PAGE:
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photoLiberty Bell High School students John Sinclair and Patti Watson just returned home from studying in China.

Distance Learning
Exchange students home from China

The first three Liberty Bell High School students to study in China on a student exchange program say they have returned to the Methow Valley with new insights into Chinese culture.

Katherine Tannehill, 17, John Sinclair, 17, and Patti Watson, 16, attended Beijing Royal School, an English-language boarding school of 2,000 students located in the northern outskirts of Beijing. While they studied there, three Chinese students from Beijing Royal School - Jinjia Shi, Jiaying Teng and David Na - attended Liberty Bell, the first Chinese students to do so. (read about them in our previous story here >>)

Though the local students from a rural high school of just 175 students faced formidable culture shock, they described their experience as highly worthwhile and say they hope to return to China.

“China is in the news almost any day and is growing rapidly. Being able to possibly communicate with China and understand a bit of what life is like in the country is fantastic to me,” said Tannehill. “I would just like to encourage anyone else who gets an opportunity like this to jump at the chance.”

photoEveline Wathen teaches Chinese at Liberty Bell High School and coordinates the Chinese exchange student program with Bejing Royal School.

The most apparent shock was the sheer number of people, the students told Grist. They were as astounded by the number of people on the streets of Beijing as their Chinese counterparts were by the lack of people on the streets of Twisp and Winthrop.

They quickly learned that Chinese don’t require the same personal space as Americans. They became accustomed to having people standing very close during conversations, they said, and they learned not to expect strangers to speak to one another on the street.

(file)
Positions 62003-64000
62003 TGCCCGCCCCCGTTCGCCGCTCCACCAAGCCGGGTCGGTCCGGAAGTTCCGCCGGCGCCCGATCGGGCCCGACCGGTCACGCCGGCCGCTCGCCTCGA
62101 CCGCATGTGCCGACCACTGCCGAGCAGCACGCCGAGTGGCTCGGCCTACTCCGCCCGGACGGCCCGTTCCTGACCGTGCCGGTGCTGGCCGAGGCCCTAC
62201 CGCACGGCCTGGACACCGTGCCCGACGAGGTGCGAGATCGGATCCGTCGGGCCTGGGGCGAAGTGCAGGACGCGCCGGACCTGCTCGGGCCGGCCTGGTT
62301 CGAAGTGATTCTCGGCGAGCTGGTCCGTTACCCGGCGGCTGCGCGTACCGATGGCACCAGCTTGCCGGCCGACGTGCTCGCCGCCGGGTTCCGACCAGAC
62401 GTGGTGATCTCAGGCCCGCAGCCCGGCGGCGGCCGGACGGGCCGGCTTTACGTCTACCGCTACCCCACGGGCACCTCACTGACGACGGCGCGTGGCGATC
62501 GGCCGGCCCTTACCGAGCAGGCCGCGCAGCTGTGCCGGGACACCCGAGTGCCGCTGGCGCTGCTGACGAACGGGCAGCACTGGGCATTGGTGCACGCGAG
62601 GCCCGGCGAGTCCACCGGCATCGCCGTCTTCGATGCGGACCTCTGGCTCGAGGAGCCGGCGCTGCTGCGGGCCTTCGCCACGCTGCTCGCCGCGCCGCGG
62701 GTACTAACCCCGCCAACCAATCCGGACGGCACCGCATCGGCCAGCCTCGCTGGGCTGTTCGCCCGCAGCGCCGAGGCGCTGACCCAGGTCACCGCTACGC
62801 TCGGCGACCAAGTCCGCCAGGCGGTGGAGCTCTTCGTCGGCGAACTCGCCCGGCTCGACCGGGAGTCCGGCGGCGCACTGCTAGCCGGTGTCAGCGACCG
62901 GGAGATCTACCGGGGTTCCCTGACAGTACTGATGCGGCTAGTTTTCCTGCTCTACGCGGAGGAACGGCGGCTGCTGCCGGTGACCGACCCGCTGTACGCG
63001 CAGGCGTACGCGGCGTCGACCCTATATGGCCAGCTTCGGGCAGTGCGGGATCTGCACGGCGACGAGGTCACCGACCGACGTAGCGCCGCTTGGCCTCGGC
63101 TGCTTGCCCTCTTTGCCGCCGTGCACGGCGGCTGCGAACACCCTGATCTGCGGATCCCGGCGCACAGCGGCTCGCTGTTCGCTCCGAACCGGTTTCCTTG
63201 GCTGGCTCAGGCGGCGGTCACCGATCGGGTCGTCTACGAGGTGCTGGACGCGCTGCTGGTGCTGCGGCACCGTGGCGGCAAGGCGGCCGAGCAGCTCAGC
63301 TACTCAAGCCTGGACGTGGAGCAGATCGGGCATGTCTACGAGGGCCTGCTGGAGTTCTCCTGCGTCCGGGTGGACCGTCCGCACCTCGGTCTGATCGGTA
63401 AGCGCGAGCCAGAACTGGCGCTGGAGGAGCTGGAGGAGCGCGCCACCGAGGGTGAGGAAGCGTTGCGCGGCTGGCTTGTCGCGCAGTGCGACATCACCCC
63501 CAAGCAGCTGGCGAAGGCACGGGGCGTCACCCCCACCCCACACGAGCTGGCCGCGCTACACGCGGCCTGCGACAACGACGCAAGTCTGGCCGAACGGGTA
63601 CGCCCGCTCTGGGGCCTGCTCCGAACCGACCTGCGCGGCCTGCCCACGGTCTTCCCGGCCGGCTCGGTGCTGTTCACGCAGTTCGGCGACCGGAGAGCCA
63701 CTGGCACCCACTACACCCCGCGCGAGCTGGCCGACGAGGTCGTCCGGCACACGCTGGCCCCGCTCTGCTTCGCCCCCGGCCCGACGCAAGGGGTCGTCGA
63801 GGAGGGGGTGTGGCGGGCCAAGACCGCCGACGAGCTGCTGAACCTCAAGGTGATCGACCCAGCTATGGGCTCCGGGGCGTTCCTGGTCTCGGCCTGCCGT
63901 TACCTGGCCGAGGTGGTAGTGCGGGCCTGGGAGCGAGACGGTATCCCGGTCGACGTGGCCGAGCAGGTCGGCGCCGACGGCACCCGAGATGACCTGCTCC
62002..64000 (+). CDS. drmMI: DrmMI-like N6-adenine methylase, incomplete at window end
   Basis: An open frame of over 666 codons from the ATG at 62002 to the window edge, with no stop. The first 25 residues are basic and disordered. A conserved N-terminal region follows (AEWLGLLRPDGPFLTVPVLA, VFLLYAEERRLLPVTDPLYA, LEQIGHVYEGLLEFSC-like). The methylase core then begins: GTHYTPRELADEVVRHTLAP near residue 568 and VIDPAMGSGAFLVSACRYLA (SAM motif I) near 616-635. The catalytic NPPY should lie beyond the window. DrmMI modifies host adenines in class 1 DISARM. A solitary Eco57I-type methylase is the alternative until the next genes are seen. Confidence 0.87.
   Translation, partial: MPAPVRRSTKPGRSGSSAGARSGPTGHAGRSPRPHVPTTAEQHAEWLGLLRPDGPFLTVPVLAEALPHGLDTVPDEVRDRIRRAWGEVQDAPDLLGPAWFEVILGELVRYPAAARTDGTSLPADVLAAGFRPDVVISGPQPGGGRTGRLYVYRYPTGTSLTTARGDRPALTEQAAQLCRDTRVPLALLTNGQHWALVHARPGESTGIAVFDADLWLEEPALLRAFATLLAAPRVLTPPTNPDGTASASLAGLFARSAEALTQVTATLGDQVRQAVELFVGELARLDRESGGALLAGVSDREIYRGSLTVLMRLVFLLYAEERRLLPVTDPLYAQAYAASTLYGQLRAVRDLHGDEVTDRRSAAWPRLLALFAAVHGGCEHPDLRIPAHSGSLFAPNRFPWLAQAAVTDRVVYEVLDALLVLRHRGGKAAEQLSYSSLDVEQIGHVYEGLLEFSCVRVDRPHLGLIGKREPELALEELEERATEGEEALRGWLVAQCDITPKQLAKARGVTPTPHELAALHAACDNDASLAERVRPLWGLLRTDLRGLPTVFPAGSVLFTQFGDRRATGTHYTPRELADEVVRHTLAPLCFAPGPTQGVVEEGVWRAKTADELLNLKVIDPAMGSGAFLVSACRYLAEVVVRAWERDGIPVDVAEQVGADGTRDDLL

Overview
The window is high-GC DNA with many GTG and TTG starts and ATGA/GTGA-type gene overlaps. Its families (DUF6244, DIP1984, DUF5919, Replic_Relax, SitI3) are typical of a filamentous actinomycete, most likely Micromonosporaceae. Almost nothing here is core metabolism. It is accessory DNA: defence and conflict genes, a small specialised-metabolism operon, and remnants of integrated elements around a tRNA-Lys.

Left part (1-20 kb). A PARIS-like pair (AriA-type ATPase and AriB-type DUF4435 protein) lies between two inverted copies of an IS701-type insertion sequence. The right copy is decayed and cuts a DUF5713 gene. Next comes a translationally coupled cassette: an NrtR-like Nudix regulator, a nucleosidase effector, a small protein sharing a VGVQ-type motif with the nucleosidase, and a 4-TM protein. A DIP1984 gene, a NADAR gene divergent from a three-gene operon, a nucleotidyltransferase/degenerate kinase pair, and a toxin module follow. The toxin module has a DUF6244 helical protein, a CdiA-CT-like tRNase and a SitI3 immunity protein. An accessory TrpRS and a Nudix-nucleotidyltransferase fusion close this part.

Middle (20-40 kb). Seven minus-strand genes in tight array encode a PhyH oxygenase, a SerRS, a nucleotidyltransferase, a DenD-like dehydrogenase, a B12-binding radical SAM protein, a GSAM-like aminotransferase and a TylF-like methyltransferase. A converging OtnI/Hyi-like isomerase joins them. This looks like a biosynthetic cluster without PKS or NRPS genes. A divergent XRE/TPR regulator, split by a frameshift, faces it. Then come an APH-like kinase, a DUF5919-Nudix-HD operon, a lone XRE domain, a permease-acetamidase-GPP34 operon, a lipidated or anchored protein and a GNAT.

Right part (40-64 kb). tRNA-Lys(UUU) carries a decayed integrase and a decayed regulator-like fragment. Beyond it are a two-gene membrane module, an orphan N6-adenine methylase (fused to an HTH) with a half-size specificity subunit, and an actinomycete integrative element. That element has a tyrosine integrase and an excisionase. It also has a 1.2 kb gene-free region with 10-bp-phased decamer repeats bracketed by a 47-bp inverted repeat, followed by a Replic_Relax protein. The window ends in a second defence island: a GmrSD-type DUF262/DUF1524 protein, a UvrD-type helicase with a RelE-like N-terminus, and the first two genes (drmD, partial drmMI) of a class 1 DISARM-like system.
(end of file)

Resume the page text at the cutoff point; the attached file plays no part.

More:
Watson said it was a new experience for her to realize she could pass 8,000 people on the street and “none of them cared about me at all…I really missed being recognized and supported.”

And while the Chinese students marveled at the Methow Valley’s clear skies, the Liberty Bell students were impressed by the scale of China’s air pollution. They took a five-hour bullet train ride westward across rural farmland communities to Xi’an. “It was polluted the entire time,” said Sinclair, with visibility about 100 feet. “At first I thought it was fog.”

“We did have some clear skies, two or three days, after rain,” added Watson.

Watson and Tannehill both said they were surprised by how “modern” Beijing is. China became an industrial nation very rapidly in just four decades, Sinclair noted, “And they left a lot of people in the dust.”

The Chinese seem “more family oriented” than Americans, said Sinclair, who added wistfully: “I really liked the food. It was delicious.”

photoKatherine Tannehill was one of the three exchange students who attended Beijing Royal School, an English language boarding school in the northern outskirts of Beijing.